The impact of HIPAA on parent's "rights"
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|Sun, 11-09-2003 - 3:33am|
Health Insurance Portability and Accountability Act of 1996 Public Law 104-191
In 1996 President Clinton signed the Health Insurance Portability and Accountability Act (HIPAA). This law mandates action that seeks to: 1) ensure continuity of healthcare coverage for individuals changing jobs; 2) impact on the management of health information; 3) simplify the administration of health insurance; and 4) combat waste, fraud, and abuse in health insurance and health care.
Title II: The Security and Privacy Mandates
Title II of the HIPAA law (also known as Administrative Simplification) includes requirements for ensuring the security and privacy of individuals’ medical information. The standards aim to maintain the right of individuals to keep private information about themselves.
The Department of Health and Human Services is charged with developing and issuing regulations to address these requirements. The final privacy rule was released April 14, 2001; compliance is now required by April 2003. The security rule is being finalized; the released date is expected to be June/July 2001.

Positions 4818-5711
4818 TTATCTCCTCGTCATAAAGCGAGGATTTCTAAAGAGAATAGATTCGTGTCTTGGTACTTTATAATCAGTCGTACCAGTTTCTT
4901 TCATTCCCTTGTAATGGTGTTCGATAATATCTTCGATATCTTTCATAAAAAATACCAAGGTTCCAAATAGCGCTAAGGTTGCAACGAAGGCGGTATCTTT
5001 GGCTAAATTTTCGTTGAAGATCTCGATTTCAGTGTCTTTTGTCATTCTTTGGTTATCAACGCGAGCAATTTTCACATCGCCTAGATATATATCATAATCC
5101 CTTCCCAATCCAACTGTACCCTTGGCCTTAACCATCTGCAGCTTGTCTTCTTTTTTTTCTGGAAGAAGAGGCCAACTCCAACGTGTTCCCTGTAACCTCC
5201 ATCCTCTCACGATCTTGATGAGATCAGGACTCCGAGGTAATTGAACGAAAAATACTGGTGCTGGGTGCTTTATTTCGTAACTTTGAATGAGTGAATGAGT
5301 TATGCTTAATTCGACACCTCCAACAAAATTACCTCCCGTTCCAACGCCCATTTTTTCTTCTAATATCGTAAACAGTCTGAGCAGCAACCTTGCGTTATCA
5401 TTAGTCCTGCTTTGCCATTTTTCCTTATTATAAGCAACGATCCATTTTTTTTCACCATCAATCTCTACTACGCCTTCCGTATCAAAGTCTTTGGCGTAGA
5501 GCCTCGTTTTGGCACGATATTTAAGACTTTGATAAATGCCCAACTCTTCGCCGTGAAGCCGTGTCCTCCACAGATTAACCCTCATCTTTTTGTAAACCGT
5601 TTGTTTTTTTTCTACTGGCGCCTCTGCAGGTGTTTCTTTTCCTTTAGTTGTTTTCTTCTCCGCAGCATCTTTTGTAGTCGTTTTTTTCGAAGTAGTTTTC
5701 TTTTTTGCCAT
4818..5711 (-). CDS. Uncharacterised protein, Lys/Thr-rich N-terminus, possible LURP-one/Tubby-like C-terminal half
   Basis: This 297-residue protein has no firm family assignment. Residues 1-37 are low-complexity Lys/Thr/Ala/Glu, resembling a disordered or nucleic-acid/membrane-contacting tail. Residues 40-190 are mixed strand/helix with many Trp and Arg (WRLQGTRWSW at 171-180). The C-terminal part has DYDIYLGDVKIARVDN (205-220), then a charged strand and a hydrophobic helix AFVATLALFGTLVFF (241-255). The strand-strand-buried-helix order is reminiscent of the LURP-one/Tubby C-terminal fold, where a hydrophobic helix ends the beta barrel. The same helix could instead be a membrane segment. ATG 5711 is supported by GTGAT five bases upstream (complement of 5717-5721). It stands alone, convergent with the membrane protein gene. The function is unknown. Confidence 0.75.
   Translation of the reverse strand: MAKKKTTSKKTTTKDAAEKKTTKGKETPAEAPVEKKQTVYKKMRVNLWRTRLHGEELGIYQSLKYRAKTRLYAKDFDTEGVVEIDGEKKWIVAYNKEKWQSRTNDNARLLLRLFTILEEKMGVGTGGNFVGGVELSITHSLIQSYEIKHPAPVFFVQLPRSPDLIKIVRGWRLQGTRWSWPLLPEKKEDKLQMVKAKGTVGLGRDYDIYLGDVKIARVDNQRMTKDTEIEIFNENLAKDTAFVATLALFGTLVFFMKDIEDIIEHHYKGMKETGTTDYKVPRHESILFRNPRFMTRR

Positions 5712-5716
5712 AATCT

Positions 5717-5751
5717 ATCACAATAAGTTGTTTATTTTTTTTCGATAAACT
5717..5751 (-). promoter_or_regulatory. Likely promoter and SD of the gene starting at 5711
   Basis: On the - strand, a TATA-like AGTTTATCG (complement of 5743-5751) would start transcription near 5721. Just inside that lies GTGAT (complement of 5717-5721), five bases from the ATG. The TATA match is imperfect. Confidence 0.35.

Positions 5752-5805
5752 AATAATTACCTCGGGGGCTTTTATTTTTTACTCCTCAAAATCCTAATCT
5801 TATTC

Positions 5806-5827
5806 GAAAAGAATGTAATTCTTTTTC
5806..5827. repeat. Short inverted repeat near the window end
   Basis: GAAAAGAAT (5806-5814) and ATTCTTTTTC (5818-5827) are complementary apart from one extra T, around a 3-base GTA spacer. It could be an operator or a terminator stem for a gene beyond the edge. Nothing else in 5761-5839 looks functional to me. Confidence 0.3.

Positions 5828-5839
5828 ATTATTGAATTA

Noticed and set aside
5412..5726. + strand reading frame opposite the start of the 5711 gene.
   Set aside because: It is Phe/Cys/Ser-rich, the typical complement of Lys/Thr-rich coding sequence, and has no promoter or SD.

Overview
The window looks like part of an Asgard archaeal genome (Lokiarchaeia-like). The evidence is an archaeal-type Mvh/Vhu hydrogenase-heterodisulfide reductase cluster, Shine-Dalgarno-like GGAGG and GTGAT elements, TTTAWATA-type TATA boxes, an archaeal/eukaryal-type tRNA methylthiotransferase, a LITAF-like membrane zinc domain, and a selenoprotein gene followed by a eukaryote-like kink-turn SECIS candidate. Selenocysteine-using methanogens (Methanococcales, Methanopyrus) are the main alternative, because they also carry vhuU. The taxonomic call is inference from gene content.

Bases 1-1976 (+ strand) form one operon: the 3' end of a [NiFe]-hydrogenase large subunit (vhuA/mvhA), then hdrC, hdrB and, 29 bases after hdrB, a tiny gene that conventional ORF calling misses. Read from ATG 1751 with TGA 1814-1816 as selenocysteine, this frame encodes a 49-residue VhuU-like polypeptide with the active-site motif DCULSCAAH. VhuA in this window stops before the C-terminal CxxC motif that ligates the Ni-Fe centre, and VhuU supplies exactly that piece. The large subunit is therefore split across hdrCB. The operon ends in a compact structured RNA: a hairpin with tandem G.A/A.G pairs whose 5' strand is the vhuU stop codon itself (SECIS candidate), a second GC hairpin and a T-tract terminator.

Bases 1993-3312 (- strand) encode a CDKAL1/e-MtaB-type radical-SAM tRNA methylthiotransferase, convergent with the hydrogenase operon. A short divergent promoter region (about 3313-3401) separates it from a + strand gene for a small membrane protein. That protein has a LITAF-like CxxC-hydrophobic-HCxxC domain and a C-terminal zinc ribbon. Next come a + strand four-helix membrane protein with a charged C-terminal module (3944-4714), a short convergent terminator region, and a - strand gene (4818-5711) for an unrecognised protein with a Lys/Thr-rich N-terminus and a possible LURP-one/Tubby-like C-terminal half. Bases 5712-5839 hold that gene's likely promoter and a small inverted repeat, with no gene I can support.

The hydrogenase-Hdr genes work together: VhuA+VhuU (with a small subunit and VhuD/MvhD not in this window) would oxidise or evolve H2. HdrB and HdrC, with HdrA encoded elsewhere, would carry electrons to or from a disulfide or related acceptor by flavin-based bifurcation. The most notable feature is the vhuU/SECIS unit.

HIPAA regulations protect medical records and other “individually identifiable health information” (communicated electronically, on paper, or orally) that are created or received by covered health care entities that transmit information electronically.
“Individually identifiable health information...” includes
any information, including demographic information collected from an individual; and
any information that identifies an individual, or could be reasonably believed to identify an individual
HIPAA protects “individually identifiable health information” which…
relates to the past, present, or future physical or mental health condition of an individual, the provision of health care or the payment for such care
is maintained or transmitted, and is (or has been) in electronic form
is used or disclosed by covered entities